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United States v. Whelchel

October 5, 1962

UNITED STATES OF AMERICA EX REL. CHESTER R. BLANTON, PETITIONER-APPELLANT,
v.
PAUL B. WHELCHEL, SUPERINTENDENT OF INDIANA STATE REFORMATORY, RESPONDENT-APPELLEE



Author: Swygert

Before DUFFY, KNOCH and SWYGERT, Circuit Judges.

SWYGERT, Circuit Judge.

Petitioner, Chester R. Blanton, appeals from a judgment denying his petition for a writ of habeas corpus.

The pertinent facts are as follows. On October 15, 1952 petitioner was convicted in the Criminal Court of Marion County, Indiana of the crime of armed robbery after a jury trial in which he was represented by two attorneys, ostensibly of his own choice. Immediately after sentencing, petitioner consulted his attorneys about the filing of a motion for a new trial. Neither promised to file such a motion. One of them, however, agreed to "look into it and see what the possibilities were of winning on appeal."

Petitioner was held in the Marion County jail until October 21, 1952, at which time he was removed to the Indiana State Prison at Michigan City. Pursuant to a prison rule, then in effect, petitioner was placed in quarantine which prevented him from communicating with anyone unless cleared by local authorities.

Although there is no showing when petitioner's quarantine ended, he was able to forward a letter to his attorney on November 6, 1952, and on November 12 or 13 he received a letter from this attorney indicating that the latter would not undertake to file a motion for a new trial. He received the same information from relatives on the 13th. Sometime during the period in question he personally prepared a motion for a new trial which was timely filed in the trial court on November 13. With regard to petitioner's competency to undertake such a task the District Court stated in its findings:

"Petitioner is a layman with no formal legal education but studied law in the penitentiary and was experienced in the preparation and handling of criminal legal pleadings and proceedings prior to the trial in question. He has been a regular subscriber to the Northeastern Reporter. He had successfully prosecuted proceedings in the year prior to the commission of the crime in Count Two of the charge and secured his release from the Indiana State Prison."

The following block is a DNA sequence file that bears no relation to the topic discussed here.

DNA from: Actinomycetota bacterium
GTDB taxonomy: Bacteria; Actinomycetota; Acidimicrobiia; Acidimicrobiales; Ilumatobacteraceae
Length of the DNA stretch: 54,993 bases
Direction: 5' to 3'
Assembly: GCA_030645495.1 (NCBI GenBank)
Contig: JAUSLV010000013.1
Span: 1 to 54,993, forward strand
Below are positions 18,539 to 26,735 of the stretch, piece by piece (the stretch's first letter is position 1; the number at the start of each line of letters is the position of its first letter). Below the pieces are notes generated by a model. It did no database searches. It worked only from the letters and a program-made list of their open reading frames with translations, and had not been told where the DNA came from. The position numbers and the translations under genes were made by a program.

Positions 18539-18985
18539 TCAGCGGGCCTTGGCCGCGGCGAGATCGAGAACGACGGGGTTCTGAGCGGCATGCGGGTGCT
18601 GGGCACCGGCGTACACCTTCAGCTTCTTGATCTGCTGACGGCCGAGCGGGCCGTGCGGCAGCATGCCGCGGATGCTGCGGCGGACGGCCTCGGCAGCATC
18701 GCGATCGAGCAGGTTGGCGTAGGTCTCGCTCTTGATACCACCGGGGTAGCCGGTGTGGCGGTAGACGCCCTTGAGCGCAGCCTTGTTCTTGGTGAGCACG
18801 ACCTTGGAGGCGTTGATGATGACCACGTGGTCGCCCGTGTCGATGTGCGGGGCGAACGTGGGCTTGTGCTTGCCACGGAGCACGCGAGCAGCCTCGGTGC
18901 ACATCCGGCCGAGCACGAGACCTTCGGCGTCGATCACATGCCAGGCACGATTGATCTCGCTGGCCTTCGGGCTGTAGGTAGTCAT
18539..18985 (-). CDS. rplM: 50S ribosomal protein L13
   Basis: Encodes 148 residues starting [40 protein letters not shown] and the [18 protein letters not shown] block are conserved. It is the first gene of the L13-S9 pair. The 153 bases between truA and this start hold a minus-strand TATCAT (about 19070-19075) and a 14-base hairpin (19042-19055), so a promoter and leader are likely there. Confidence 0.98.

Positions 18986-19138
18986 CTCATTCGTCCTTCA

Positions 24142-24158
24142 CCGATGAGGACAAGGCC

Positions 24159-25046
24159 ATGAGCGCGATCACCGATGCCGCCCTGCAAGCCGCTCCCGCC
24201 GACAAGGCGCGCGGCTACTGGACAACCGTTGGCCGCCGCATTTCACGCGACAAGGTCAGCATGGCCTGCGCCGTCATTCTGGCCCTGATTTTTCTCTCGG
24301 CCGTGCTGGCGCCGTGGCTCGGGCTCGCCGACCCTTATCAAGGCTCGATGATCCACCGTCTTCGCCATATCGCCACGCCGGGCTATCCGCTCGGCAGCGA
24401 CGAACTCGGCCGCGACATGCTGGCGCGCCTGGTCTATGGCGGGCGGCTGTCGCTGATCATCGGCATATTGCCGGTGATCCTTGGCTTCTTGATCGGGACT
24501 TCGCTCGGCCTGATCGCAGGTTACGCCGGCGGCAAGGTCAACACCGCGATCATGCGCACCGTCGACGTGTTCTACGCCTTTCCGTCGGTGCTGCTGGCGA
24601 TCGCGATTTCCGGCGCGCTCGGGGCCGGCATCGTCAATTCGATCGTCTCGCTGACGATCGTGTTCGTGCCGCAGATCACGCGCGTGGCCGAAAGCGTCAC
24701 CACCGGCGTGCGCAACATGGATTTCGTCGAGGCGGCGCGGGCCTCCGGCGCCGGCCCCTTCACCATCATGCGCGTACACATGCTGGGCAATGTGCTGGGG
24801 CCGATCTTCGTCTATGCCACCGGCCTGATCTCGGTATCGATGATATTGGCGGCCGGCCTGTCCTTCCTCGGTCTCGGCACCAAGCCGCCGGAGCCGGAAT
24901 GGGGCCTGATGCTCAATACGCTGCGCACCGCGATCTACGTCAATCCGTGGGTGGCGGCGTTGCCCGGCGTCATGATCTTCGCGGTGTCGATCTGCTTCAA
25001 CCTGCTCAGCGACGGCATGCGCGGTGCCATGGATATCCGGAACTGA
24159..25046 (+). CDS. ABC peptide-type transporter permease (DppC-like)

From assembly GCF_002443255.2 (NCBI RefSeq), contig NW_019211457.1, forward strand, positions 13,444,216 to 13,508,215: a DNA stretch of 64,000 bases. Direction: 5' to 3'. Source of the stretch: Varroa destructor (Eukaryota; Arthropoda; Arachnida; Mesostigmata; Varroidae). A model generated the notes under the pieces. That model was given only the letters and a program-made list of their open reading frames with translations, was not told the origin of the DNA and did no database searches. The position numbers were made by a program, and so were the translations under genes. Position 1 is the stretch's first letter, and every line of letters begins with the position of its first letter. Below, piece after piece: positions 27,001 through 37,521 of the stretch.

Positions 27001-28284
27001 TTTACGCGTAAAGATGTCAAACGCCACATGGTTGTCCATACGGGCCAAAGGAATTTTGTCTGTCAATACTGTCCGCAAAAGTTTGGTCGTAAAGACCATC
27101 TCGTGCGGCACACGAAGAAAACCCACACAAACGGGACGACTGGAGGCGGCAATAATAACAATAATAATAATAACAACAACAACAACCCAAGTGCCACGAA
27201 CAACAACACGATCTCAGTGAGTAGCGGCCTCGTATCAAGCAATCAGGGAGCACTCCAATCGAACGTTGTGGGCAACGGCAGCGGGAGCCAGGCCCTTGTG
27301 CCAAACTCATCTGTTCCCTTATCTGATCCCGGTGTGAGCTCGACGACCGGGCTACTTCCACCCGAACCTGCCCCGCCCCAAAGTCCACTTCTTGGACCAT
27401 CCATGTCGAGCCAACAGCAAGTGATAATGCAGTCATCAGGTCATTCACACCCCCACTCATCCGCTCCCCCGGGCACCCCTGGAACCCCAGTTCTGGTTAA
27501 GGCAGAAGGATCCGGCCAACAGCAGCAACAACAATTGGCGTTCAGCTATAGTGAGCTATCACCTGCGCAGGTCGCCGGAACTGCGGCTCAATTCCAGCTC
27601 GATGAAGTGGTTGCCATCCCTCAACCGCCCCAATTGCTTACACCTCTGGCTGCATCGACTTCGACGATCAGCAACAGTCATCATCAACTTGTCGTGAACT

The motion for a new trial was denied. The Indiana Supreme Court affirmed, Blanton v. State, 233 Ind. 51, 115 N.E.2d 122; rehearing denied, 233 Ind. 51, 116 N.E.2d 631. Petitioner was represented by court appointed counsel in the appeal

In 1954 petitioner applied to the tria court for permission to file a belated, and what he termed a "proper", motion for a new trial. The application was denied and the Indiana Supreme Court affirmed. 234 Ind. 142, 124 N.E.2d 382; certiorari denied, 350 U.S. 850, 76 S. Ct. 90, 100 L. Ed. 756. Although the State Supreme Court affirmed on the ground that there was no statutory provision for a supplemental motion for a new trial after the period of time allowed by statute has expired, it noted that "[it] thus appears by the record of this court, of which we take judicial notice, that appellant has had all the remedy the law gives him by way of appeal." (at 384)

In 1956 petitioner filed a petition for a writ of habeas corpus in the District Court. The petition was denied for failure to exhaust state remedies.

Thereafter, in 1957 petitioner filed in the trial court a petition for writ of error coram nobis. Although this petition is not a part of the record in the instant proceeding, petitioner asserts in his present petition for writ of habeas corpus:

"That said petition fully and substantially, reasserted the facts and circumstances alleging a clear denial of 'due process' and 'equal protection' of laws in the proceedings, trial and conviction, and suppression of relator's timely and diligent efforts to prosecute an adequate and effective appeal from his conviction upon his imprisonment at the Indiana State Prison immediately following his conviction and commitment thereto on October 21, 1952."

Moreover, in the hearing before the District Court petitioner testified as follows:

"The best conclusion I could come to from the denial of my habeas corpus petition was on the grounds that I had not exhausted the Petition for Writ of Error Coram Nobis. That is, in effect, what I later did. I filed a motion to vacate and void judgment, or Petition for Error Coram ...


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